IBM's system connects surveillance video with smart software that can detect and index what you tell it to in real time. The system performs attribute-based searches on stored video clips for specific objects or actions, or can be set to sound alarms when those things come across the screen.

S3 is similar to surveillance software developed by San Francisco-based 3VR, but it adds the ability to integrate with other recognition software, such as plug-ins that identify license plates.

In one instance, S3 was used to identify customers who walked into a store entrance without a package but then approached the returns desk with a package.

S3 can also backtrack the path of an object entering a particular area. In a video feed of an airport tarmac, for example, S3 can electronically draw a line around a particular area of the screen, then backtrack the path of anyone entering that secure area of interest. A rule can be set so that alarms go off if the person walking into that secure area did not enter from a predetermined point of entry, Palmer said.
It doesn't take a class analysis to see that this technology will be used by the people in power to control those of us without it. Those who regularly read this blog will not be surprised, however, to see that employers plan to use it in the workplace to single out workers who redistribute company funds or property. And that's not to mention all sorts of more benign actions (yet still potentially threatening to capitalist power) that the computer might be able to quantify in the future, such as speaking to a shop steward, lingering too long, faking "busy" or chatting on a company phone, for instance.

This technology represents another frontal assault on workers autonomy. While it's easy to see the way that this tech spies on workers, putting the eye of the boss everywhere at all times, it is important also to recognize the deskilling effects it has as well. The system actually has its roots in a machine aimed at identifying vegetables in the grocery store checkout.
Although IBM (Quote)is making news today with its Smart Surveillance System (S3) video, which it says can tell a terrorist from a traveling salesman or a scammer from a shopper, researchers began the project with a more modest goal. They wanted to tell a cumquat from a rutabaga.

"Veggie Vision," as it was called a few years back, employed quickly-evolving video interpreting techniques and software to help grocery store cashiers manage the most exotic vegetables and enter the correct price.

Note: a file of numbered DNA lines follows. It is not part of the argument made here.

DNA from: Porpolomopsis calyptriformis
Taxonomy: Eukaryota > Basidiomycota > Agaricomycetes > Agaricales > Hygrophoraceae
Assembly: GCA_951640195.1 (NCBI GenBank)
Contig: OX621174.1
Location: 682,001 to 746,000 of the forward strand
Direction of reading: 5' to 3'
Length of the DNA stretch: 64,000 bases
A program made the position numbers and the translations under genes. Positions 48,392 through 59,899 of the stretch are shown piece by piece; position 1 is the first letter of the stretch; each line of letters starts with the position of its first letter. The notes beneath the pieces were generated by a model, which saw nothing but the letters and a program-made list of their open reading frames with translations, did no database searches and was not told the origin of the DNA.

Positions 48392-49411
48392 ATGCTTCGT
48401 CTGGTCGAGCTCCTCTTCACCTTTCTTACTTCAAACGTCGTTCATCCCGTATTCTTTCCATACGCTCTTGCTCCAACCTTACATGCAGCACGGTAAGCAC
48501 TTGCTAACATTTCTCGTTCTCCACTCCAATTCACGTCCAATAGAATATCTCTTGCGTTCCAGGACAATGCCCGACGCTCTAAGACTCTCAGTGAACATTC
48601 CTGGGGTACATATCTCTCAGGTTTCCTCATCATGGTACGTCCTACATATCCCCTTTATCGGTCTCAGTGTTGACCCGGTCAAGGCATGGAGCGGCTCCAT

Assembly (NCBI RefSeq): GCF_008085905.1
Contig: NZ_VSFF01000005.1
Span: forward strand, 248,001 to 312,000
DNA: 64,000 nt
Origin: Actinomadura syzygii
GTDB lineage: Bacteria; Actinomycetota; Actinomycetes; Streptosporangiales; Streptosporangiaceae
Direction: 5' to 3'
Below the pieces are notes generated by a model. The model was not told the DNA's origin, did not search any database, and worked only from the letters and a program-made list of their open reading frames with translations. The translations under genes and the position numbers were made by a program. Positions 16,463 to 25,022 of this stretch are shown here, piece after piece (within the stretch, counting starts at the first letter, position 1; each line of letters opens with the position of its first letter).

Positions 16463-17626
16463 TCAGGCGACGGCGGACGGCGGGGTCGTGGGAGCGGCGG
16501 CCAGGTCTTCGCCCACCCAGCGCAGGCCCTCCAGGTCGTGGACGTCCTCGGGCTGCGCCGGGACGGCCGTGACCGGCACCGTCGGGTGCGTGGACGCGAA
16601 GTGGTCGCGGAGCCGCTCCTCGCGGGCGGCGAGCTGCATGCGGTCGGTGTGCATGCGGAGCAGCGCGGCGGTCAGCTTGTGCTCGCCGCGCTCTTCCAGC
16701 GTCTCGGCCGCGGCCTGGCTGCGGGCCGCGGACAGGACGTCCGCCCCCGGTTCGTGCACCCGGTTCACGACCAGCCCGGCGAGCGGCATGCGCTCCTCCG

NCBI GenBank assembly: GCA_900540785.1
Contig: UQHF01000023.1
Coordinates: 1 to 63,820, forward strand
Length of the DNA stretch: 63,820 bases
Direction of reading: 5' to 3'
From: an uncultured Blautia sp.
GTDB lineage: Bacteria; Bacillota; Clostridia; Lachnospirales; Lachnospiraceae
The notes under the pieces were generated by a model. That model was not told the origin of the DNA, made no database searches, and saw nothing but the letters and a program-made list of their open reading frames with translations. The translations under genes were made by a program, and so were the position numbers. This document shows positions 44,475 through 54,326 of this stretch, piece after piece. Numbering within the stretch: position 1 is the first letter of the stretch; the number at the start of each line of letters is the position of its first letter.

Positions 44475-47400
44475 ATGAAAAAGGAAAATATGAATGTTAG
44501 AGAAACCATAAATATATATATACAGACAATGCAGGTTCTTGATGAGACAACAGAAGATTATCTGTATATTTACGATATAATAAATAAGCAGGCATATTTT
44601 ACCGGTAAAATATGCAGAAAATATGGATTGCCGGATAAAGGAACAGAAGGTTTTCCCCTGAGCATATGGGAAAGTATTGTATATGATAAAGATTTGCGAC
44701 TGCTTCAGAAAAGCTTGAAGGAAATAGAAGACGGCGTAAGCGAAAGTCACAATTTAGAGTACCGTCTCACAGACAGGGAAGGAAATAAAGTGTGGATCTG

Fast-forward three years. Charles Palmer, chief technology officer of security and privacy at IBM Research, is still focused on the check-out line -- only this time he's concentrating on retail theft.

Although the retail industry loses an estimated $50 million to fraud and theft each year, finding the thief often means sifting through hours of video surveillance tapes.

"Humans have a 20-minute limit, then they turn into vegetables," Palmer joked. Another problem: customers have amassed all this video surveillance and they don't know what to do with it, he said.
So, the technology started out as an attempt to deskill grocery store cashiers - interestingly one of the few jobs left where someone in the service industry can eventually make a decent wage - and has evolved into a broader attack on workers power.

It may seem trivial, but the more functions that the boss can transfer out of workers' hands and to machines or to a technician in the office, the more power she has over the production floor. That reduces the ability of workers to take independent action in defense of their own power, with obvious negative results (see this earlier piece for more). It is one of the main reasons that grocery stores have invested so heavily in the expensive self-checkout systems (remember the Safeway strike a few years ago?). Indeed, chief technology officer of security and privacy at IBM Research, Charles Palmer, admits that most demand is coming from the retail sector.

Further, IBM hopes to use the system to guard the border (where perhaps it will be joined someday by machinegun-toting robots like this one waiting to be deployed to the border between North and South Korean). Boosters of the new IBM system boast about its superiority to other contemporary border technologies, like the creepily participatory texasborderwatch.com, which relies on citizen participation to watch cameras.

The advantages of the S3 over Texas Governor Rick Perry's "Virtual Border Watch System" (i.e., texasborderwatch.com), for example, are obvious. An article in the Del-Rio News Herald this week summed it up. Discussing the participatory aspects of the website, the author writes,
The site instructions continue, "Although this is an initial test site, in the event you witness criminal activity and send a notification, law enforcement specific to that camera will be alerted. Thank you for your help in securing the Texas border."